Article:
Originally Posted by SorrelHorse
I LOVE my local gymkhanas, a lot of the big time barrel racers will look down their nose at you but they are SO much fun and so good for your horse to get to do all those different events.
Me too! Gaming events all day. LOVE IT! No, it is not as glamorous
as winning the 1D out of 1,500 barrel racers and being on the cover of barrel horse news, but the small gaming shows are still a blast.
I've been barrel racing and doing gaming events since I was 4 years old. I'm now approaching 27. And I just took my first official English riding lessons over the winter.
So it is never a bad thing to try new things and experience new things!
So there is absolutely nothing wrong with doing both!
I agree with sorrelhorse completely. When you are dabbling in something you've never done before, it is always best to take some lessons from a barrel racing trainer. That will give you the opportunity to get a feel for barrels on their lessons horses, before you go out and buy your own. Plus, there is A LOT more to barrel than just running around 3 cans as fast as you can. Just like there is more to show jumping that galloping around on your horse and hopping over fences. So at the minimum, even if you aren't going to do anything besides "just for fun" with it, you should still learn how to do it correctly.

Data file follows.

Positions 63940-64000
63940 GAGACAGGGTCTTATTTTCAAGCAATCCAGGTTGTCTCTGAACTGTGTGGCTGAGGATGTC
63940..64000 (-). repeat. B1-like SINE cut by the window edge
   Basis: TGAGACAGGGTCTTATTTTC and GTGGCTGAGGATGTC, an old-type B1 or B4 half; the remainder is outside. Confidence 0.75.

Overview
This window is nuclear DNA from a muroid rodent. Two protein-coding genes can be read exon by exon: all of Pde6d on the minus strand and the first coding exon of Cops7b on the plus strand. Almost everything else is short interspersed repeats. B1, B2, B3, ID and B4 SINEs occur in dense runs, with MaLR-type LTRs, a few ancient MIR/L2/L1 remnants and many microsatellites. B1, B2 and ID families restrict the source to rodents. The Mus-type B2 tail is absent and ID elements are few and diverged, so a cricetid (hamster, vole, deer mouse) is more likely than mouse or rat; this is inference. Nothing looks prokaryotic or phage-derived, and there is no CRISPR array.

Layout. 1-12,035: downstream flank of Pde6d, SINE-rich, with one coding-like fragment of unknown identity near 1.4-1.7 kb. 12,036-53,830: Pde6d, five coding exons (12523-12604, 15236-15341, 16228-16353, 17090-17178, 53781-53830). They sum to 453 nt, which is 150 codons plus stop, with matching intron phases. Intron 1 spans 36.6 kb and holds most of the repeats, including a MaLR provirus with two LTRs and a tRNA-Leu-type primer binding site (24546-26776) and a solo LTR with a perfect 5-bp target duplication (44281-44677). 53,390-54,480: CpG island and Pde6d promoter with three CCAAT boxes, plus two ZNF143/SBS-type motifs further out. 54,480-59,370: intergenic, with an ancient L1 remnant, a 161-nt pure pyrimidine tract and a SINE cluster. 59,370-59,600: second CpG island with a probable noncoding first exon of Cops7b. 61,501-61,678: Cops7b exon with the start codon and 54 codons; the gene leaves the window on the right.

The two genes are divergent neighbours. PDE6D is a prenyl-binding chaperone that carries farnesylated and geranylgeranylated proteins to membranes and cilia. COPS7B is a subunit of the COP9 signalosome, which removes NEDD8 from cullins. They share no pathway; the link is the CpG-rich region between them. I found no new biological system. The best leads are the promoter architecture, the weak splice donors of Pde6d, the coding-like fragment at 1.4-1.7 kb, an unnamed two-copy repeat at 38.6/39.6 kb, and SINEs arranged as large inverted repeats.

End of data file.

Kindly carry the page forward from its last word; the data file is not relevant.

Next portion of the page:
I had actually stumbled across on episode of Swapping Saddles where a barrel racer and an English jumper swapped disciplines. It was neat to watch! I started a thread about it a while back. Barrel Racing versus English Jumping .... who wins?
DrummRunner also started a good thread about barrel exercises. Barrel Racing Exercises and Drills.
Along with barrel racing lessons, it's always beneficial to get your hands on other resources such as DVDs and books. Charmayne James, Martha Josey, Ed and Martha Wright, Sharon Camarillo, are just a few names of great books. Charmayne James and Dena Kirkpatrick have amazing training DVDs as well.
Dena has a bunch of free clips on Youtube, and Sherry Cervi has a couple trouble shooting clips. That's a good place to start.